Treasury Sec. nominee Janet Yellen: “I will look to appoint someone at a very senior level to lead our efforts,” Yellen told members of the Senate Finance Committee. She said doing so would create a hub within Treasury that would focus on financial system-related risk posed by climate change, and tax policy incentives to affect change.
“We need to seriously look at assessing the risk to the financial system from climate change,” Yellen said.
At Tesla’s current price-to-earnings ratio, it would take the company almost 1,600 years to make what the stock market says it’s worth. The New Statesman put up a startling comparison. In 2020, Tesla delivered 499,550 vehicles. Yet, its market capitalization shot up to $750 billion dollars. Comparatively, General Motors delivered 2.5 million vehicles in the same year, yet its market value is only $62 billion. Tesla’s price-to-earnings ratio — a comparison of current share price to earnings per share — is roughly 128X (the industry average is 15X), according to Zacks Investment Research. Based on that ratio, it would take Tesla 1,600 years to make the kind of money the stock market says it’s worth.
But Bjorn Lomborg rebuts: "Tremendously misleading. The number of billion-dollar disasters will of course increase as society gets richer. When corrected for increased wealth, the world and the US are not seeing increasing damages (but insignificantly *decreasing* damages)." - "Despite breathless climate reporting, the relative cost of global weather catastrophes 1990-2020 not increasing (actually insignificantly decreasing)."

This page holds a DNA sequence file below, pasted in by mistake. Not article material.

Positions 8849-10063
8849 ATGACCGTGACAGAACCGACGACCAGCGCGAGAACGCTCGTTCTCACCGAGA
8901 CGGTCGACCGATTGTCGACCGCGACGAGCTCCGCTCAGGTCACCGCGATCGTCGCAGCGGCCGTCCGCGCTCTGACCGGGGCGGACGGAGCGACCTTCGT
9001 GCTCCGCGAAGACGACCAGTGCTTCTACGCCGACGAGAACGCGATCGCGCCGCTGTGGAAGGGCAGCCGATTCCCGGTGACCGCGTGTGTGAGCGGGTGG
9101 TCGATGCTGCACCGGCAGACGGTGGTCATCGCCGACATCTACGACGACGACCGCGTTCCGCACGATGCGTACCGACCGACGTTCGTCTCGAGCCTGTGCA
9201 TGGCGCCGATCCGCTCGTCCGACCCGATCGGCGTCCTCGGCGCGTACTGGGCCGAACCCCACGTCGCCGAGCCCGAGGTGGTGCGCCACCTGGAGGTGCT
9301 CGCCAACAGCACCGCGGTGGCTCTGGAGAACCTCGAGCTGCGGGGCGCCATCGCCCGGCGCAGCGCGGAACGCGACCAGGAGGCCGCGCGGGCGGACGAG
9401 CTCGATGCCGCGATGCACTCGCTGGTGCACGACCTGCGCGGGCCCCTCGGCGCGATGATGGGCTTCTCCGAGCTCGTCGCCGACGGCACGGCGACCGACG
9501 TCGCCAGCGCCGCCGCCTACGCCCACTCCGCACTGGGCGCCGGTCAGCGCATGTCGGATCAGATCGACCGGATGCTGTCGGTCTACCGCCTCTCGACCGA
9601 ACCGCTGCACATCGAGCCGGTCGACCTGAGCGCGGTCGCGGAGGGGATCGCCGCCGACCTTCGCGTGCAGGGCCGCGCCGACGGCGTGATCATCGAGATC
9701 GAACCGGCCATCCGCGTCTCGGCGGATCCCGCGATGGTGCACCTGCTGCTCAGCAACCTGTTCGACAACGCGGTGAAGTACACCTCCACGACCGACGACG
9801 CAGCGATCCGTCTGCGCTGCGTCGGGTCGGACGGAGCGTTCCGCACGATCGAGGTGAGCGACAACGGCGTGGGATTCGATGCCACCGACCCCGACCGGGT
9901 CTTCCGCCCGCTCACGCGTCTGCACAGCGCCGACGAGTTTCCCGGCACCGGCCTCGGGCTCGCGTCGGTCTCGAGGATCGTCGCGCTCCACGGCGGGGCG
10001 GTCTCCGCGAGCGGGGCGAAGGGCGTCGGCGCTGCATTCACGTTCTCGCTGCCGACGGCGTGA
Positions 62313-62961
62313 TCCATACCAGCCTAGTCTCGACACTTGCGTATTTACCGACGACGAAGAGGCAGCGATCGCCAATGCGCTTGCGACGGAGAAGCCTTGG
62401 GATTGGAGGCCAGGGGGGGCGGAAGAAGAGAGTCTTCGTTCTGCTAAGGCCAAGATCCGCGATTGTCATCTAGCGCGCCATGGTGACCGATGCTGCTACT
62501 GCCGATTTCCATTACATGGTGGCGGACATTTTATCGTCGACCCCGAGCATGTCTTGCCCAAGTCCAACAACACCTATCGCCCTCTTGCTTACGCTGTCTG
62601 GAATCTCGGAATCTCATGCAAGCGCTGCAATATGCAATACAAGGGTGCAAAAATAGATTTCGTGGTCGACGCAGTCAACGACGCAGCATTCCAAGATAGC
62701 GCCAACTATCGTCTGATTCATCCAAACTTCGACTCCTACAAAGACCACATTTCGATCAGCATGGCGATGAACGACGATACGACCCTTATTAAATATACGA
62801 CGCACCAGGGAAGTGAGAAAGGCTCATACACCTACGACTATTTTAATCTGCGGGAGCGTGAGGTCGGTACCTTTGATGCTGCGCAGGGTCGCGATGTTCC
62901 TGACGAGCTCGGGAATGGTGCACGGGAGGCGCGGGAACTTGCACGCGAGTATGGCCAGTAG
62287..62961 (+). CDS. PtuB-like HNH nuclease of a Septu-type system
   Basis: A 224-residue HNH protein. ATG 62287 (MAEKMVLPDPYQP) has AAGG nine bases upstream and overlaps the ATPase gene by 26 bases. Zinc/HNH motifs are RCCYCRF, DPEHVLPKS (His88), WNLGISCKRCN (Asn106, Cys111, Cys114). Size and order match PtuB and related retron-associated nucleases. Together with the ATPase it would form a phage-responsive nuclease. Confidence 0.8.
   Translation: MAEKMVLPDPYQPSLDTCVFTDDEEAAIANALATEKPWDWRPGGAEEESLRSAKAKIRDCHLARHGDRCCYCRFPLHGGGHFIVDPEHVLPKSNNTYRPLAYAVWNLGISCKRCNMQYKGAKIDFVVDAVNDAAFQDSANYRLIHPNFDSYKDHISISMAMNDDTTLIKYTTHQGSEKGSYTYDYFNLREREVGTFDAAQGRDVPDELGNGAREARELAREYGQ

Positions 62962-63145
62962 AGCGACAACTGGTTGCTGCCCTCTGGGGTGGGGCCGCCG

Prof. Roger Pielke Jr.: "NOAA is a great agency & contributes massively to saving life and property. It is thus so embarrassing that they dabble in bad economics for media catnip and clicks. Everything you hear about 'billion $ disasters' is wrong."
Glenn Greenwald: "The COVID-driven centralization of economic power and information control in the hands of a few corporate monopolies poses enduring threats to political freedom." ... A much-discussed 2014 study concluded that economic power has become so concentrated in the hands of such a small number of U.S. corporate giants and mega-billionaires, and that this concentration in economic power has ushered in virtually unchallengeable political power in their hands and virtually none in anyone else’s, that the U.S. more resembles oligarchy than anything else. ...
The lockdowns from the pandemic have ushered in a collapse of small businesses across the U.S. that has only further fortified the power of corporate giants. “Billionaires increased their wealth by more than a quarter (27.5%) at the height of the crisis from April to July, just as millions of people around the world lost their jobs or were struggling to get by on government schemes,” reported The Guardian in September.
Meanwhile, though exact numbers are unknown, “roughly one in five small businesses have closed,” AP notes, adding: “restaurants, bars, beauty shops and other retailers that involve face-to-face contact have been hardest hit at a time when Americans are trying to keep distance from one another.”